Are “Animal Spirits” Moving the Market?

10/02/2013 8:00 am EST

Focus: STOCKS

Laszlo Birinyi

President, Birinyi Associates, Inc.

Veteran market strategist Laszlo Birinyi makes the case for why the market still has room to run, even though most commentators, economists, and measures say it is overvalued.

HOWARD:  I’m Howard Gold, editor at large for MoneyShow.com and a columnist for Market Watch, and I’m speaking with Laszlo Birinyi.  Hi Laszlo, how are you?

LASZLO:  I’m good, sir.

HOWARD:  Well Laszlo, you know a lot of investors follow what’s called the Shiller P/E, the CAPE adjusted for inflation over 10 years, PEs over 10 years, and right now, if I’m not mistaken, it’s around 23 to 24 times, which looks a little high.  You have done a lot of work on this.  How do you see this?

LASZLO:  The first question I ask is why.  For years, we looked at trailing and multiples in the market and for years that worked, but all of a sudden, in this market, we’ve come up with this fascination with looking at a different viewpoint.  I think part of it is because a lot of people are so negative, a lot of people from the beginning have been reluctant, and this happens to create a negative message, as opposed to the Traditional approach, and with all due respect to Dr. Shiller, if you go back to 1990, for example, that market started 17 or 18 times.  Now, no one was concerned about it then, and this time around…

HOWARD:  17 or 18 times on the CAPE or 17 or 18 times on the Shiller?

LASZLO:  On the Shiller.

HOWARD:  On the Shiller, okay.

LASZLO:  This market – Shiller, according to Forbes Magazine, said he wouldn’t buy until it got to 10, so…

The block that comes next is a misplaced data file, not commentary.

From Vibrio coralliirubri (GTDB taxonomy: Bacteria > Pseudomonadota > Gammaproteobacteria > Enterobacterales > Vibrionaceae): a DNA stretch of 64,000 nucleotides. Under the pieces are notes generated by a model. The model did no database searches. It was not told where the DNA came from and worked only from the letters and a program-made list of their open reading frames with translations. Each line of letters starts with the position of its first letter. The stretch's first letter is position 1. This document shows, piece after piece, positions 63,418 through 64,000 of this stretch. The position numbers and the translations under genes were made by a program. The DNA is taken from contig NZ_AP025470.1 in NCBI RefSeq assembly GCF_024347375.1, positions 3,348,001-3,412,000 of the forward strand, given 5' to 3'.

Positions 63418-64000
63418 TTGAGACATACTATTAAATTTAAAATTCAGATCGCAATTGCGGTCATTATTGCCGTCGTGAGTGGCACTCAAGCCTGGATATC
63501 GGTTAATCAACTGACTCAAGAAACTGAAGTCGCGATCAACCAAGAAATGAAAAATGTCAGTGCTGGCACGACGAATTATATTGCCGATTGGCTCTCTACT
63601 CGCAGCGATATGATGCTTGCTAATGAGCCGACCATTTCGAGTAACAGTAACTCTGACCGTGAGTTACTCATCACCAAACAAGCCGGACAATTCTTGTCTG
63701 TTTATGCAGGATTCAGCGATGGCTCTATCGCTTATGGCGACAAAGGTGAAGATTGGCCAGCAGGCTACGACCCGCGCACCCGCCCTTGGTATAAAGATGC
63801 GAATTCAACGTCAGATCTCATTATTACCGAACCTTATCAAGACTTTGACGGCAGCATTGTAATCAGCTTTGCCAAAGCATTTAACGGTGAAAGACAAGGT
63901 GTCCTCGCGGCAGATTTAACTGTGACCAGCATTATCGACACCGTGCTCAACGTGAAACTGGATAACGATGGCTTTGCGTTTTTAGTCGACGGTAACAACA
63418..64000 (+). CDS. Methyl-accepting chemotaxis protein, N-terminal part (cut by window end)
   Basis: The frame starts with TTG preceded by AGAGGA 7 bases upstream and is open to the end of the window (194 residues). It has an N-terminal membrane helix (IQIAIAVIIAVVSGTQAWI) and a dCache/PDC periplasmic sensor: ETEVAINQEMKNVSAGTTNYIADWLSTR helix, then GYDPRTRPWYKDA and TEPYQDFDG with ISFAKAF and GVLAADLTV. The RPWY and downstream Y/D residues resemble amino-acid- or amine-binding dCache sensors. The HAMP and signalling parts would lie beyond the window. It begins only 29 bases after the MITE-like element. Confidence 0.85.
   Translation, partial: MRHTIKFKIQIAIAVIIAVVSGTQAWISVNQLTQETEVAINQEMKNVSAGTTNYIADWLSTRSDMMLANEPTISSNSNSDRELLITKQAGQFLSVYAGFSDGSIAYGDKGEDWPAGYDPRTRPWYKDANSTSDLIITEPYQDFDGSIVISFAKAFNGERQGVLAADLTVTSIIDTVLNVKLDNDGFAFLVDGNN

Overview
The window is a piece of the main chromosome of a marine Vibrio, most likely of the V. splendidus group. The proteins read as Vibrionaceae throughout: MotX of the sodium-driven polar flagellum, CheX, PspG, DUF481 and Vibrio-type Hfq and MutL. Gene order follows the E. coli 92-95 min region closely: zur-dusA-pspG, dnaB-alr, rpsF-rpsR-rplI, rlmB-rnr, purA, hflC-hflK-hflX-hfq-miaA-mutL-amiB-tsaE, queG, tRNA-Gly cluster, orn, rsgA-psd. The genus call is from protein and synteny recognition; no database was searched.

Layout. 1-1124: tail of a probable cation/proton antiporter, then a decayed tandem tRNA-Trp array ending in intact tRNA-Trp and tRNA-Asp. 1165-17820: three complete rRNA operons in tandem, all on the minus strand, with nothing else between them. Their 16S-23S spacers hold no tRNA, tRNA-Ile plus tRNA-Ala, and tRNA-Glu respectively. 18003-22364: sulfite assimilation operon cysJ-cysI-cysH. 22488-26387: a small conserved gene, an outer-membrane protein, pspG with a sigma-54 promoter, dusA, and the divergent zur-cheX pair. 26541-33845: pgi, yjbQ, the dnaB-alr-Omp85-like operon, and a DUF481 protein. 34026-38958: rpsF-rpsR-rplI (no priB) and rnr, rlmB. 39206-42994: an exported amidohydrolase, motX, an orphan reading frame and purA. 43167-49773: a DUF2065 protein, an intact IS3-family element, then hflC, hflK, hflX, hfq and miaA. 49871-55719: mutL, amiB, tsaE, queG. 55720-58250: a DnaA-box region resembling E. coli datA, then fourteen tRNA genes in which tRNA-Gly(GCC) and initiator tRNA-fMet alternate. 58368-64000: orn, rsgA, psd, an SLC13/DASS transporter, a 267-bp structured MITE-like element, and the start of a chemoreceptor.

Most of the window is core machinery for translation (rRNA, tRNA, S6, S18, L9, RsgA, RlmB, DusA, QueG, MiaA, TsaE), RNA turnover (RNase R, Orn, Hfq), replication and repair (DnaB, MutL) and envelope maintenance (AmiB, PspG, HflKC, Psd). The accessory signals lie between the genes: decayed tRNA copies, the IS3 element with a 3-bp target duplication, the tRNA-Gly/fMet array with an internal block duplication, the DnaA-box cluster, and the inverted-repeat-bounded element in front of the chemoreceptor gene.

HOWARD:  Well he also did say – actually, earlier this year I saw him on the television.  He also did say that even though it was at that level, he said it’s not humongous and he was actually buying stocks as opposed to TIPS, which have been a big favorite of his, which struck me as very surprising.

LASZLO:  Sometimes you change course, if you admit it, but again, I look at it, and historically, I don’t think it’s been quite the issue that it should be.  I think part of it, unfortunately, is because Dr. Shiller has been credited with calling the dot-com bubble…

HOWARD:  And the real estate bust, too.

LASZLO:  But in reality, he was bearish in 1996, and told Mr. Greenspan and friends that the market was grossly overvalued and he wrote a couple of papers including one in 1997, and in 1997, he said the market 10 years from now will be down 45%, and so to me, the whole issue fails (SP?) in intellectual and historical basis.

HOWARD:  So let’s get back to P/Es.  I mean, he was trailing P/Es.  Where do we stand in trailing P/Es right now and how does that stack up to previous market?

LASZLO:  Well, it’s above the norm.

HOWARD:  What is it about 18 or 19?

LASZLO:  17 or 18, but one thing we have – no one has mentioned this in the market, it’s what’s called Animal Spirits.

HOWARD:  Animal Spirits, that’s the Keynes phrase.

LASZLO:  Actually, Dr. Shiller wrote a good piece, a good article about that, a good book about that, and that I think is a very critical issue.  When you get to a point – as Yogi Berra once said, “If people don’t want to come to the ballpark, you can’t stop them”, and sort of reviewing (SP?) at some point we’re not going to talk about P/Es, we’re going to talk about potentials.

HOWARD:  Right, so right now, I mean, a lot of people say well, the P/Es are getting a little higher, but they’re really not dramatically high.  We’re not talking about, like, a 1999 P/E, or something like that.  I mean, we’re talking about sort of in the upper-middle range, right?

LASZLO:  Upper-middle range, and the potential of a better economy.  I mean, this economy is still – one article says it’s mixed and yet Time has a four-page story about how we’re underestimating the economy, so I think the jury is still deliberating regarding the economy, and if you give it the benefit of the doubt, it would probably still be moderate, but again, I don’t buy the argument that Shiller at 23 times is a real cause for concern, because the last time it was 23 times going up was in 1995 and over the next five years then it went up 127%.

HOWARD:  Thank you very much.

LASZLO:  My pleasure.

HOWARD:  We’ve been speaking with Laszlo Birinyi on the MoneyShow.com Video Network.

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